Knowing when to walk away remains a fighter's greatest challenge

Yahoo Sports

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Soa Palelei knocks out Pat Barry in a UFC bout in December 2013. (Getty Images)

There will be many who will beg Pat Barry to retire as an active fighter. Antonio Rodrigo Nogueira, too.

Both men were among the most popular mixed martial arts fighters of the last 15 years. They engaged fans with their power and their skill and their love of the sport.

They are great athletes and terrific ambassadors, men who embody everything it means to be a professional.

Fighting, though, is a profession with no forgiveness. When a pitcher can no longer sneak the fastball past hitters on the inside part of the plate, he can use guile to get by. And he faces no serious, long-term medical issues in doing so.

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Pat Barry has been knocked out in three of his last four MMA fights and in a kickboxing event. (Getty Images)

A professional golfer who gets the yips on the putting green faces nothing other than potential embarrassment.

Fighters who no longer have it, however, are an altogether different story. Their lives, literally at risk every time they step into a ring or a cage, are even more in jeopardy.

Much is still to be learned about injuries to the brain, but one thing that has been established beyond a doubt is that a person with a history of concussions is more susceptible to them.

Barry, the charismatic and frequently hilarious former UFC star, was knocked out Saturday in a Glory kickboxing event. It was the third consecutive knockout loss for Barry, following two defeats by TKO in the UFC.

Barry left the UFC because he was a kickboxer and tired of trying to learn wrestling and grappling and those things that make one a successful MMA fighter.

Barry was knocked out in three of his last four MMA fights and now in a kickboxing event. He's so fearless and aggressive and eager to please – to score a devastating KO himself – that he leaves himself vulnerable and regularly has been knocked silly.

This isn't good for his long-term health, clearly. No fighting sport is "safe," and there is considerable risk involved. But part of the appeal of the sport, both for the spectators and, in a lot of cases, the competitors, is seeing them deal with that risk.

It's why people watch others walk a tight rope with no safety net below, or why decades ago Evel Knievel became a cult figure in the U.S. by trying all sorts of risky ventures.

A grappling match is far safer for those involved than a slugfest that ends with a violent knockout, but the public doesn't care for them nearly as much and often boos loudly when a fight hits the ground. That's frequently true even when the ground battle is captivating.

A fighter like Barry is beloved because of his willingness to take and deliver concussive blows, consequences be damned, for the sake of entertainment. The fact that he's a clever, witty guy who doesn't take himself too seriously simply increases his appeal.

Many of his fans will chastise anyone who urges him to retire, who dares to tell him that he's had enough.

The same is true for fans of Nogueira, who was knocked out last month in Abu Dhabi by Roy Nelson and now has been viciously knocked out three times in his last eight bouts.

No one can tell someone else to retire. But there is a check and balance in team sports that fails to exist in fighting. Football players who can't produce any longer are put on waivers and left to look for work. For a while, there's often someone willing to give a second, third and even fourth chance, but at the end of the day, performance forces the athlete to make career decisions.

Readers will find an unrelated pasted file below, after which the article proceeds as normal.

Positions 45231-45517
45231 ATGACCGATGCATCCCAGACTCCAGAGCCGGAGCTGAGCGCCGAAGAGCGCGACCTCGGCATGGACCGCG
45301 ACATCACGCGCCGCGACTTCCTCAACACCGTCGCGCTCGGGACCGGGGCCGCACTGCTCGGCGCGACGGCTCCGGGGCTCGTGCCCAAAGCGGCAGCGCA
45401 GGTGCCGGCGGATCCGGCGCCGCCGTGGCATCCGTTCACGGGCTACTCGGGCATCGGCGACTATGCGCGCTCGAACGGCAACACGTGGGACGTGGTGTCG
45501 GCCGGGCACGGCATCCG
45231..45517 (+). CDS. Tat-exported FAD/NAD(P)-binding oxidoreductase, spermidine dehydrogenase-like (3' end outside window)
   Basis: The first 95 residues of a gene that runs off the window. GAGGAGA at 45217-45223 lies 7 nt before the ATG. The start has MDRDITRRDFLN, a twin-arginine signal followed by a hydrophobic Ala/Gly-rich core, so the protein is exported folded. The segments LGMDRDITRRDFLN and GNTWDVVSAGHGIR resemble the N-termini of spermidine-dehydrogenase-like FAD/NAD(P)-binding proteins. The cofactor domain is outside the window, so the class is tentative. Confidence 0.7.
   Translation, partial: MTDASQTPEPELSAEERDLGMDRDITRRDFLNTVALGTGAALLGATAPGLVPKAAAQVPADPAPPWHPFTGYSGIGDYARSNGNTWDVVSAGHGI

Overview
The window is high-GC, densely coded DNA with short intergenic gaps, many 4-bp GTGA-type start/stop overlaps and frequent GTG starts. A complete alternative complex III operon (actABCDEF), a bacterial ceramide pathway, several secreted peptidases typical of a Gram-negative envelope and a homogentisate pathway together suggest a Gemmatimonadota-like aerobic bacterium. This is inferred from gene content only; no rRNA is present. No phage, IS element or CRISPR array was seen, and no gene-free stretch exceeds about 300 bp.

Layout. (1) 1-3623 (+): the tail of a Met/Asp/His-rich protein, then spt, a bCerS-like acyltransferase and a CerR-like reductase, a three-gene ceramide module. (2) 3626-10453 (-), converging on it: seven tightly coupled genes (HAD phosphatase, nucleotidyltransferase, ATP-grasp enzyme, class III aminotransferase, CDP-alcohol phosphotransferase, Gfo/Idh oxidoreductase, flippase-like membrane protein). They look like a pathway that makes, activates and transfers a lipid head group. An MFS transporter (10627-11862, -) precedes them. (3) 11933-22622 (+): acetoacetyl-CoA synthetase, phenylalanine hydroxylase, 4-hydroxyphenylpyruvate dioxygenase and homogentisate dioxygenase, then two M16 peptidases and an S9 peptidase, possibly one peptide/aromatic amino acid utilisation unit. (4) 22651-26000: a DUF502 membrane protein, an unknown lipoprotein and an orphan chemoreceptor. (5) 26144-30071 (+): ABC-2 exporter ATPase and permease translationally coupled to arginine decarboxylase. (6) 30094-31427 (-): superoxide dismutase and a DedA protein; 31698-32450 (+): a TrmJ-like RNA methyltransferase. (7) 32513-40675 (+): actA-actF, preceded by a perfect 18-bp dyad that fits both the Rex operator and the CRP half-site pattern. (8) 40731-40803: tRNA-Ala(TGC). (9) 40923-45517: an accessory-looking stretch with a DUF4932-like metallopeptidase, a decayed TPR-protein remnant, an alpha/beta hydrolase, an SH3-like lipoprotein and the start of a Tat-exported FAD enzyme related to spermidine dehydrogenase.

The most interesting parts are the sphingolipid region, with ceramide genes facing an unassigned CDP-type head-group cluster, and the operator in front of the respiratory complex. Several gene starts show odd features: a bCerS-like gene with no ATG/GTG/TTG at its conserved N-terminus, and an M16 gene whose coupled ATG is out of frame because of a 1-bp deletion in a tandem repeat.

There's always some promoter somewhere, though, who will give a fighter another bout.

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Antonio Rodrigo Nogueira is flat on the mat after being knocked out in the first round by Roy Nelson on April 11. …

The final act of so many fighters is not good. Superstar boxer Floyd Mayweather Jr. was ducking a question on Saturday when he discussed fighter safety, but the point he made was valid and cannot be ignored.

"The thing is this: I have a life after boxing," Mayweather said Saturday after his win over Marcos Maidana in response to a query by Yahoo Sports. "He has a life after boxing. This is already a brutal sport. Of course we're here to please the fans, but what about our health when boxing is over?

"Half of the boxers who are in the fight game now can't articulate well. So do we care about the fighters' health? You're always asking the questions, 'Why did this guy die? Why is he in the hospital? Why did he lose all his money?' "

The risks of fighting are great, even under the best of circumstances. But when fighters are aging and beginning to repeatedly get knocked out, the risk increases exponentially: The more knockouts, the more serious the risk in the next outing.

Retirement or so-called farewell fights should also be outlawed, because if a fighter isn't fit to compete, then it makes no sense to go out and get kicked and punched in the head again in order to say goodbye.

Many fight on because they have no other source of income and have no idea what else to do with their lives. Fighting is all they know.

Neither Barry nor Nogueira will be forced to retire, no matter how much some may urge them.

They'll have to decide that for themselves.

Hopefully, they have the ability to assess their situations in a clear-headed, responsible manner.

If they don't have that ability, it's already way too late.

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